An acclaimed writer and journalist, McCrum has spent the last twenty-five years immersed in Shakespeare’s work, on stage and on the page. During this prolonged exploration, Shakespeare’s poetry and plays, so vivid and contemporary, have become his guide and consolation. In Shakespearean he asks: why is it that we always return to Shakespeare, particularly in times of acute crisis and dislocation? What is the key to his hold on our imagination? And why do the collected works of an Elizabethan writer continue to speak to us as if they were written yesterday?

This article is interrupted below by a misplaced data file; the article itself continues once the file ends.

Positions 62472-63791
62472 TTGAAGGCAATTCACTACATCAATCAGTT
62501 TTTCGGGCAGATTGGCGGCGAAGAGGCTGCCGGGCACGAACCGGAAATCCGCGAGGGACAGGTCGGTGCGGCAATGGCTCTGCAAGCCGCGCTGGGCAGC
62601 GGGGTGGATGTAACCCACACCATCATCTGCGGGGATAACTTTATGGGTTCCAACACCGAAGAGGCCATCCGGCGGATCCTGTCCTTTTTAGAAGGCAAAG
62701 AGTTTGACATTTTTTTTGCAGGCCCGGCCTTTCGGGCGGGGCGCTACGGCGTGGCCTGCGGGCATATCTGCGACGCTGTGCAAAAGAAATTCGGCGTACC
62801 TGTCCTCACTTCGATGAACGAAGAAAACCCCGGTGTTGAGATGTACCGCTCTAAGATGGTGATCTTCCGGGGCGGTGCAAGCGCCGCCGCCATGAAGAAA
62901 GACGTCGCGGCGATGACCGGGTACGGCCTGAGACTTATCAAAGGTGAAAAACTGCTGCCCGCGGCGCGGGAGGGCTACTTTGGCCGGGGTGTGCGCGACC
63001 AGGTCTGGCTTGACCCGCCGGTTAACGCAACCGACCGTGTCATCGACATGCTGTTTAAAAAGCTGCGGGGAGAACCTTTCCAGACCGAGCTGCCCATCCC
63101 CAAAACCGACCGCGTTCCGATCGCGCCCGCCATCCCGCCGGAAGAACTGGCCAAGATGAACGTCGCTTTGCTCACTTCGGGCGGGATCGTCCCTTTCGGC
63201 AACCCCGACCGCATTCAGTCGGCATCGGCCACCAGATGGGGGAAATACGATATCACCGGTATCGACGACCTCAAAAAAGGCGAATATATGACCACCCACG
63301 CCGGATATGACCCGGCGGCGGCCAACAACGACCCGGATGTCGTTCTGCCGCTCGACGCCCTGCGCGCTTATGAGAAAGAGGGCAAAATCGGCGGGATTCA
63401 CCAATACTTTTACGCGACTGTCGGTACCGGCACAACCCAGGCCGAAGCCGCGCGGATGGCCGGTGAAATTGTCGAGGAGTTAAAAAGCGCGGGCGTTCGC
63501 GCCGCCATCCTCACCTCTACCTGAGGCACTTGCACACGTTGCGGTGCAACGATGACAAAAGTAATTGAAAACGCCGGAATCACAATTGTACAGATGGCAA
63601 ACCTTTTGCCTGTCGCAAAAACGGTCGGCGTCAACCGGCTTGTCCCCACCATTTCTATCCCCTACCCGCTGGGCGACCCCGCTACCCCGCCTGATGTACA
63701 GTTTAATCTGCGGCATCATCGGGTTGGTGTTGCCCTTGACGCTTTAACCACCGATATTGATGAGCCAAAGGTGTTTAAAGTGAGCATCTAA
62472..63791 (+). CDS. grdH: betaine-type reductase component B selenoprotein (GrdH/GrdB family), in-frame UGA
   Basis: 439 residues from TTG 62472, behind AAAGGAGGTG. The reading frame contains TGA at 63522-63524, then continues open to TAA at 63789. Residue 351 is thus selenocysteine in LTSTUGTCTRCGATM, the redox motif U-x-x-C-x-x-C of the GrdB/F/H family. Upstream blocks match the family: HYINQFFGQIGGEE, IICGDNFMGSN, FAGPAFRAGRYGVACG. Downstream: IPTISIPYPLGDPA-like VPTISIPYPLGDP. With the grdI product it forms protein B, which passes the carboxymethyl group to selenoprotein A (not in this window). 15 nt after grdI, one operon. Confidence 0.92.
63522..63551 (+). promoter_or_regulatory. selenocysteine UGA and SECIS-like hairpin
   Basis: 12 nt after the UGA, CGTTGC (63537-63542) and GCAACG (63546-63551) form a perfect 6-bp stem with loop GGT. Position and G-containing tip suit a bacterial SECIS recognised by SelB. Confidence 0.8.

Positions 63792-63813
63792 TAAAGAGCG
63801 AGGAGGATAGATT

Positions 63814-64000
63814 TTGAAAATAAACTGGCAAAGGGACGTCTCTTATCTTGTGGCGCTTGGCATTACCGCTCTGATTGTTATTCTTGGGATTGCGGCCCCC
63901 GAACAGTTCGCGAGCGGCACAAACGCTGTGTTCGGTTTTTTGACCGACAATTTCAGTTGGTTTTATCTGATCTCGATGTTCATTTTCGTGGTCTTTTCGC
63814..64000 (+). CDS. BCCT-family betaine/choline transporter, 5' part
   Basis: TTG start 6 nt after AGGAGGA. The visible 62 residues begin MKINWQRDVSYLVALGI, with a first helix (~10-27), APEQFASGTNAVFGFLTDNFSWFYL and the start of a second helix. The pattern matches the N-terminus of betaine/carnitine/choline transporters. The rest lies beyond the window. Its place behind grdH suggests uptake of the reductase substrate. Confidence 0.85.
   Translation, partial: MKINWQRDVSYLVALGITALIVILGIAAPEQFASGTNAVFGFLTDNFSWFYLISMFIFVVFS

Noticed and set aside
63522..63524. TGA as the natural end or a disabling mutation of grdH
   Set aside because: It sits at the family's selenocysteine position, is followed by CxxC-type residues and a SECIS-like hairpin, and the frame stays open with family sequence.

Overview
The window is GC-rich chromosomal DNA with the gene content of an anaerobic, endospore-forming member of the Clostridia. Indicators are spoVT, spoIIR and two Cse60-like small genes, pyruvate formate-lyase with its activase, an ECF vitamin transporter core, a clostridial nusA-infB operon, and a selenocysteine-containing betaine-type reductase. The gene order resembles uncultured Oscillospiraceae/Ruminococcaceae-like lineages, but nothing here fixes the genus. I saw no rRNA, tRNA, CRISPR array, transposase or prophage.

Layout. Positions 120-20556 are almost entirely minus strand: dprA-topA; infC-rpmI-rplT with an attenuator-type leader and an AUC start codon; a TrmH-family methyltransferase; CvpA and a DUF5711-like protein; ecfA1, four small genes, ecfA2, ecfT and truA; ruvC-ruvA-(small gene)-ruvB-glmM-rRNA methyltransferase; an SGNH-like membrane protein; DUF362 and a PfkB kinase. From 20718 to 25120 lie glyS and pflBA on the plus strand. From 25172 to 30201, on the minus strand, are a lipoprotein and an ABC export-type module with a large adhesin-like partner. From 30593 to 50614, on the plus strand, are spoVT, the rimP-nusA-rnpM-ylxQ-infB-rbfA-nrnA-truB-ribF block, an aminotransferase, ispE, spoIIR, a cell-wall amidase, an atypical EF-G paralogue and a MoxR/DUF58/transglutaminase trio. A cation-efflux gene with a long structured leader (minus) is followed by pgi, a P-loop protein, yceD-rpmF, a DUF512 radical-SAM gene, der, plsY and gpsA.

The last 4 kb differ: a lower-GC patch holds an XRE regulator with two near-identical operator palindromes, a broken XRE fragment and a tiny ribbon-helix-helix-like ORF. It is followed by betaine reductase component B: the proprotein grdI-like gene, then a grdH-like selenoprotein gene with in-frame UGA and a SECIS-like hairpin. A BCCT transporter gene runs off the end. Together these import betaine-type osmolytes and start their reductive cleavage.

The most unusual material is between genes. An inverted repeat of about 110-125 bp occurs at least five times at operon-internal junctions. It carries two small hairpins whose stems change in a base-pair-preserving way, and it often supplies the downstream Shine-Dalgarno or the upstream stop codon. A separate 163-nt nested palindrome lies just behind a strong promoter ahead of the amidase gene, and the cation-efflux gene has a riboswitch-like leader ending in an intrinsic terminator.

Shakespearean is a rich, brilliant and superbly drawn portrait of an extraordinary artist, one of the greatest writers who ever lived. Through an enthralling narrative, ranging widely in time and space, McCrum seeks to understand Shakespeare within his historical context while also exploring the secrets of literary inspiration, and examining the nature of creativity itself. Witty and insightful, he makes a passionate and deeply personal case that Shakespeare’s words and ideas are not just enduring in their relevance – they are nothing less than the eternal key to our shared humanity.

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Review